One of the mysteries of the English language finally explained.
1A red, plum-sized tropical fruit with soft spines and a slightly acidic taste.
- ‘U.S. agricultural quarantines have prohibited importing fresh rambutans from their native Southeast Asia, but the fruit is now grown in Hawaii.’
- ‘While the rambutans were there, as well as all the cakes, we were filled by the BBQ dishes and turned down offers of coffee and cakes, despite the name of the restaurant.’
- ‘Besides pineapples, Hawaii's fruit industry produces papayas, bananas, guavas, avocados, and other specialty fruit, including mangoes, lychees, rambutans, and starfruits.’
- ‘The durian, mango, rambutan, mangosteen, pineapple and other fruits are displayed in the market along with a large selection of seafood.’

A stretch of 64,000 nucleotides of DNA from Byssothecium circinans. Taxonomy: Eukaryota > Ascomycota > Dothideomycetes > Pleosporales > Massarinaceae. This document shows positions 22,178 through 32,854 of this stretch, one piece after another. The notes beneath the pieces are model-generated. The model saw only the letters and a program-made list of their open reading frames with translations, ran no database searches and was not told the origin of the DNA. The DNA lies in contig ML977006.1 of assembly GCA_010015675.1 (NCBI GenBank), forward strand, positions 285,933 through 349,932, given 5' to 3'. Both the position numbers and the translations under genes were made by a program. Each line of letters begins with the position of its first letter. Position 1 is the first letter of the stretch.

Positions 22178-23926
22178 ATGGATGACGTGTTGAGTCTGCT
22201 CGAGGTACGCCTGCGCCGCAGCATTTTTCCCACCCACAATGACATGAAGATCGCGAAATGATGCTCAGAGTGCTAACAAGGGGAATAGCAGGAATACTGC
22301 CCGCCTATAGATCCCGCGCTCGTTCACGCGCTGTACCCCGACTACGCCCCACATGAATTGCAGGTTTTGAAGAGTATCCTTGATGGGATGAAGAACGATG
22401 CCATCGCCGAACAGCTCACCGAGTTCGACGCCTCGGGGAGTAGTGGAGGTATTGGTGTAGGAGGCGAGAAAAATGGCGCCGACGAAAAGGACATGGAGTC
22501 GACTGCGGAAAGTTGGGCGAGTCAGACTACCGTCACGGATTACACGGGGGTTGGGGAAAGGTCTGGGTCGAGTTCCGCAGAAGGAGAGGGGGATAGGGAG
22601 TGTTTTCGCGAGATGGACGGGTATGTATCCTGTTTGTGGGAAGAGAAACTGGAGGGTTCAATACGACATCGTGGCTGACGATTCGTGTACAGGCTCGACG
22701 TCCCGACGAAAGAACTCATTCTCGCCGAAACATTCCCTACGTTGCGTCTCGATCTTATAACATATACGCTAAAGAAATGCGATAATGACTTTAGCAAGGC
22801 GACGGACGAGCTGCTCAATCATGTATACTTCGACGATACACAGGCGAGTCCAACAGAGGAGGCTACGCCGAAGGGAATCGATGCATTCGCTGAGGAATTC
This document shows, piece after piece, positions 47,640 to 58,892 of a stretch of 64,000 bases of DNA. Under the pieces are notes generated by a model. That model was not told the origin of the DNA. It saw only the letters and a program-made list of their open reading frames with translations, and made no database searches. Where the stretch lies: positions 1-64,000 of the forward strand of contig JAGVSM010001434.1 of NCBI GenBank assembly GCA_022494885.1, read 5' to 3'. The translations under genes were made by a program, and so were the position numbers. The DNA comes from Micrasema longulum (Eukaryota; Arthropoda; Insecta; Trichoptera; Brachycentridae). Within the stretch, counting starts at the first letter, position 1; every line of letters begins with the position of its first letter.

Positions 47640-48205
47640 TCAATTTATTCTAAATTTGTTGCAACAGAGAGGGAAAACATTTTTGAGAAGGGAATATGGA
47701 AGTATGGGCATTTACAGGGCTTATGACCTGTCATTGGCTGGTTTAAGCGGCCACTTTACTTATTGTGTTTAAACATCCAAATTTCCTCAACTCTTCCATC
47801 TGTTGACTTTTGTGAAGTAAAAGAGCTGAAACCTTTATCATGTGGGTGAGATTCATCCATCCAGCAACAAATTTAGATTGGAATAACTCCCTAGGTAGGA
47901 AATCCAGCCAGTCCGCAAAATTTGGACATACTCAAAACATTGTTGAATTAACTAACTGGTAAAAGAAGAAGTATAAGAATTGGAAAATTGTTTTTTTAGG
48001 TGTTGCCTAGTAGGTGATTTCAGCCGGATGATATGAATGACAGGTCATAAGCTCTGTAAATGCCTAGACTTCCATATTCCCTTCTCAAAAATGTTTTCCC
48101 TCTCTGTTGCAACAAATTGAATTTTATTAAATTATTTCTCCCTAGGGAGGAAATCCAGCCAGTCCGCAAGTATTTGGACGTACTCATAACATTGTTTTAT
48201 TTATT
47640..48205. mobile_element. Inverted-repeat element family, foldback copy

- ‘Spiky red rambutans, so easy to peel, were their favourite.’
2The Malaysian tree that bears the rambutan fruit.
- ‘Others in the same genus are the longan, rambutan, and pulasan.’
- ‘Kebayoran Baru was just a large plantation mostly with rambutan and durian trees, just like other suburbs here.’
- ‘A guide told us that the night before our visit, 300 rambutan trees went from fruit-laden to bald.’
Early 18th century: from Malay rambūtan, from rambut ‘hair’, with allusion to the fruit's spines.
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